The true story of gay lovers, Richard Loeb and Nathan Leopold Jr. who kidnapped and murdered a child in the early 1920s for kicks. The plot covers the months before the crime, the ... See full summary »
Three intercut stories about outsiders, sex and violence. In "Hero," Richie, at age 7, kills his father and flies away. After the event, a documentary in cheesy lurid colors asks what ... See full summary »
A first person narrative of the exploits of a gay serial killer in deeply disturbing, controversial drama about violence, sexuality, and the imagination. Dennis, the main character, whose ... See full summary »
As Michael and Robert, a gay couple in New York, prepare for Robert's departure for a two-year work assignment in Africa, Michael must face Robert's true motives for leaving while dealing ... See full summary »
In this Derek Jarman version of Christopher Marlowe's Elisabethan drama, in modern costumes and settings, Plantagenet king Edward II hands the power-craving nobility the perfect excuse by ... See full summary »
Sasha is a piano prodigy under pressure to gain admittance to a prestigious music school. What is really stressing Sasha is his emerging sexuality, plus his piano tutor is moving away, because Sasha is in love with him, and no one knows.
The true story of gay lovers, Richard Loeb and Nathan Leopold Jr. who kidnapped and murdered a child in the early 1920s for kicks. The plot covers the months before the crime, the investigation, trial and final fate of the two men. Written by
Col Needham <firstname.lastname@example.org>
In one night scene lit by car headlights, the "headlights" are actually just two halogen work lamps mounted on a C-stand. See more »
The two lead characters use a telephone with Touch Tone dialing-systems and other modern devices (TV remote controls, ballpoint pens, etc), even though the film is set in the early 1920's. The placement of such anachronistic objects was deliberate on the part of the filmmakers. See more »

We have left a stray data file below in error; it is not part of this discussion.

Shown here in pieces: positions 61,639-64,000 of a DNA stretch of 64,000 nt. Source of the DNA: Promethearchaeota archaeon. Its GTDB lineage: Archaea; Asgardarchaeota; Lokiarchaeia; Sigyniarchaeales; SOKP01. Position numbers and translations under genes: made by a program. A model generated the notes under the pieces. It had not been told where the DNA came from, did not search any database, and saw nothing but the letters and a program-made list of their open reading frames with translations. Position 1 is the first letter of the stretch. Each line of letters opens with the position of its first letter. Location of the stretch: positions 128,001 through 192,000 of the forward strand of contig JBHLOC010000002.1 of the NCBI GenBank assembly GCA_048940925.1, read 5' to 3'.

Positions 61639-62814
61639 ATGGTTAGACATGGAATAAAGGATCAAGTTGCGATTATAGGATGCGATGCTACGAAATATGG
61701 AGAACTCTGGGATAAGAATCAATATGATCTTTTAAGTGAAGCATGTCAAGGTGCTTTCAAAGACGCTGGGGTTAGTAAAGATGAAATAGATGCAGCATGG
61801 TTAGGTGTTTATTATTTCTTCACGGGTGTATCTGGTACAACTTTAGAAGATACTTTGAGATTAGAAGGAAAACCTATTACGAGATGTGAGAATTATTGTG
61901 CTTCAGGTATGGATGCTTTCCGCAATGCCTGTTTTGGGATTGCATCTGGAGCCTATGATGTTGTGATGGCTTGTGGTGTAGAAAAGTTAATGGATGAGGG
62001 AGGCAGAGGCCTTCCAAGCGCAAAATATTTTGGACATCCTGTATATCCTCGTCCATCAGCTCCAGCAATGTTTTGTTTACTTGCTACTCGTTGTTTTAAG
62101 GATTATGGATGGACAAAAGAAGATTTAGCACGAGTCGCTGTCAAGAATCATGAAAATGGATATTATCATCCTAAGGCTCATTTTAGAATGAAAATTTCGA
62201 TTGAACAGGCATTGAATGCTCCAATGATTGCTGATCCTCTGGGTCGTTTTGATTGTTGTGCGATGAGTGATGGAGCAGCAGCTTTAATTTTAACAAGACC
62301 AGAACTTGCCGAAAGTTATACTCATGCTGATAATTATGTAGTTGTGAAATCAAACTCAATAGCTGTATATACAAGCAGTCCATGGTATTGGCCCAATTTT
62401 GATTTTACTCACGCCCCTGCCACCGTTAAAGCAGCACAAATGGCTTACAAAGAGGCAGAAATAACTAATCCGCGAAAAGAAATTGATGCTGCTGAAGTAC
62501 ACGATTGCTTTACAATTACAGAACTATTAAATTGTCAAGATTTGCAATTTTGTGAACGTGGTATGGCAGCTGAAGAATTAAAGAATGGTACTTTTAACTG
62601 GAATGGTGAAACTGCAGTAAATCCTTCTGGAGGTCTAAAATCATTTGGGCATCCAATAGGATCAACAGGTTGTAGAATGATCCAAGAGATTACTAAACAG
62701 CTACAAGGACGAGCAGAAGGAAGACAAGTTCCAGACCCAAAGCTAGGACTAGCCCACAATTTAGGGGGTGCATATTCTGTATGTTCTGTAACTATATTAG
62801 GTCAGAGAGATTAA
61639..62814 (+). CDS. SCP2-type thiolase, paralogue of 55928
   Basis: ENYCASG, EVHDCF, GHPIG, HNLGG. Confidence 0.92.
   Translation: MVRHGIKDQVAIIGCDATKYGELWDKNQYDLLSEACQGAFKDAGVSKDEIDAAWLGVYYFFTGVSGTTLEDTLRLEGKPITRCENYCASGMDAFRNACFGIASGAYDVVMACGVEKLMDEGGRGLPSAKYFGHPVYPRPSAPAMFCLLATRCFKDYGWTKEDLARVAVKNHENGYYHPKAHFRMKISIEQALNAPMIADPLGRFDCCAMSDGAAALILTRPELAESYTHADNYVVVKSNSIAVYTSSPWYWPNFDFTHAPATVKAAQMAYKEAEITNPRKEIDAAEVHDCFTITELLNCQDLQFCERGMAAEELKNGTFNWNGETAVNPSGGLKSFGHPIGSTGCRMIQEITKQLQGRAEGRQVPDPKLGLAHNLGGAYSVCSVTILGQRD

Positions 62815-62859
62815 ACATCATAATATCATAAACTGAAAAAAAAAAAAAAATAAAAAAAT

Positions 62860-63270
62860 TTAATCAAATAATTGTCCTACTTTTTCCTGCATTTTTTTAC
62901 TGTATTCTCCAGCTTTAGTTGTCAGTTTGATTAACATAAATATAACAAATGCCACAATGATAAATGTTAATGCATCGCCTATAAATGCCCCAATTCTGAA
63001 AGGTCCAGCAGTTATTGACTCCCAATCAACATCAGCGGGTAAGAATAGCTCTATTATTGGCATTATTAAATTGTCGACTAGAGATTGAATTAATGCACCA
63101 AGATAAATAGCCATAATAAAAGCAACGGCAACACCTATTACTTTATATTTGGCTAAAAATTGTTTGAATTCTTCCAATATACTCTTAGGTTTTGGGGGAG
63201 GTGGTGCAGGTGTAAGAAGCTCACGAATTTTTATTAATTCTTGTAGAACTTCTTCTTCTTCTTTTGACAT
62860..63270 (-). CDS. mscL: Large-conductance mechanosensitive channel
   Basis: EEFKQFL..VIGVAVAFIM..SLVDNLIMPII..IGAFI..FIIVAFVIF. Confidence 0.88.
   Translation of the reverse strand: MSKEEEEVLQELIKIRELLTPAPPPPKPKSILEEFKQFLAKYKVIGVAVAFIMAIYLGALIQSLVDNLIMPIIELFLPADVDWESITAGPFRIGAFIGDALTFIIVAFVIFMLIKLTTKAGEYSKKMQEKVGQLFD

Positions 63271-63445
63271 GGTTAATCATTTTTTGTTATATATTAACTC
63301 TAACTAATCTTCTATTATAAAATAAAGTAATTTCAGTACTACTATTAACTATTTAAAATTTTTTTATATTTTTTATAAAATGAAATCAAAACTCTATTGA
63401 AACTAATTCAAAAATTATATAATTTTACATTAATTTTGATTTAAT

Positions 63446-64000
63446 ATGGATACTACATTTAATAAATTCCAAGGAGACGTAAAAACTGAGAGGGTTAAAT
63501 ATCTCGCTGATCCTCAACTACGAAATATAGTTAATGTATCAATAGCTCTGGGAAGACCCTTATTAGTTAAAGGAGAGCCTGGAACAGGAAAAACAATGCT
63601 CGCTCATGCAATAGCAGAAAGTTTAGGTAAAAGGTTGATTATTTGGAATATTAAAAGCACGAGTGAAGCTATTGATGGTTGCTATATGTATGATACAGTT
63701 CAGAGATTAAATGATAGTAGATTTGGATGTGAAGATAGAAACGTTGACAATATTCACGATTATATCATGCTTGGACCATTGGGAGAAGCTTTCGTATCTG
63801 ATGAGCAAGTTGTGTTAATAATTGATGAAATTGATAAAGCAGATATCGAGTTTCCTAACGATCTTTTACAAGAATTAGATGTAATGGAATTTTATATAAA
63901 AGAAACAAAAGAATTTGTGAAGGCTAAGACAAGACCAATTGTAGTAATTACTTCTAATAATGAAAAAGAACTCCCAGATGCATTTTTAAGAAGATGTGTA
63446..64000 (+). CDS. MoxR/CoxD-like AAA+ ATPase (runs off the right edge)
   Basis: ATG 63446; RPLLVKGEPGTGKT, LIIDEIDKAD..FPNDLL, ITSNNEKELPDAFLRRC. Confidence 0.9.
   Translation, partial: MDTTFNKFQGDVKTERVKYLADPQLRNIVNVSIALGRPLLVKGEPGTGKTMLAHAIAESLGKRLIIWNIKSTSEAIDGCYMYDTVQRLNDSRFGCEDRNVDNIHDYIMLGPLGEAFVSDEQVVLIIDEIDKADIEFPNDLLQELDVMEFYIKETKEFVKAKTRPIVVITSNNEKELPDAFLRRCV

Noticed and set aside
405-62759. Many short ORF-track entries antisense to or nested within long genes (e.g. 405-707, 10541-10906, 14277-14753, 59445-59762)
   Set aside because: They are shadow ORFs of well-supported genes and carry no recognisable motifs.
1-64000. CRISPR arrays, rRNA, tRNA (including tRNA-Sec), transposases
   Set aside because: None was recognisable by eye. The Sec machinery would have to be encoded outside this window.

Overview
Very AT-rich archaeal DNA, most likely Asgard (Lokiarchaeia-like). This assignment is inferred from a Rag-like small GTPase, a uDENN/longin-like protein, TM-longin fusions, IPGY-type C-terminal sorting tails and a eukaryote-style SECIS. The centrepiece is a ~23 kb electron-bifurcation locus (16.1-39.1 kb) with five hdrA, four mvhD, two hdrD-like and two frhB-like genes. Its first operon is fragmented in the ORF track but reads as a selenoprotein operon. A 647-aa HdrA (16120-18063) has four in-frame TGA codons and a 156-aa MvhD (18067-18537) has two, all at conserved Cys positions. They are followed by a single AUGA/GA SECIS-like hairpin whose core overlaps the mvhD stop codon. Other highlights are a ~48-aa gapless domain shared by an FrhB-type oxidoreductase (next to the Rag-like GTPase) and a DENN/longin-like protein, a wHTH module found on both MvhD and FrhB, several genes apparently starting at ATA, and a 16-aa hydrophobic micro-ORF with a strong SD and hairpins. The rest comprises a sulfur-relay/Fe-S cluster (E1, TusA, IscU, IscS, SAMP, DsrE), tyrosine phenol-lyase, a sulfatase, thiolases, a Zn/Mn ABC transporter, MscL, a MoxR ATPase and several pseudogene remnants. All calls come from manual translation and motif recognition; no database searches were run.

The film "Swoon" gives an insightful view into the minds that went behind the Leoplod-Loeb murder case. The cinematography was very well done, looking as if actual 1920s film stock, yet using very progressive camera angles and point-of-view shots at times. The film was also very frank about how homosexuality (and prejudice against it)played a role in the murder and their conviction of the murder. It's interesting to think of it in light of Alfred Hitchcock's "Rope," (which is based on the same murder case) in which the homosexuality of the lead characters is only hinted at.
Another thing I found interesting was the use of anachronisms. You might notice whenever the Leopold-Loeb duo use a phone in the movie, they always use touch-tone phones, while every else has phones more fitting for the time period. Another anachronism is an homage to Hitchcock. When Leopold and Loeb meet in bed, they recite nearly verbatim the opening lines from a scene in Hitchcock's "Rear Window" in which Lisa Carol Fremont (Grace Kelly) kisses L.B. "Jeff" Jeffries (Jimmy Stewart).
My only major complaint about the film was the acting. It seemed as if the two leads were either melodramatic or stoic, most often at the wrong times. Even the bit part players seemed rather aloof in their acting. A better cast would have made this movie much better.
21 of 27 people found this review helpful.
Was this review helpful to you?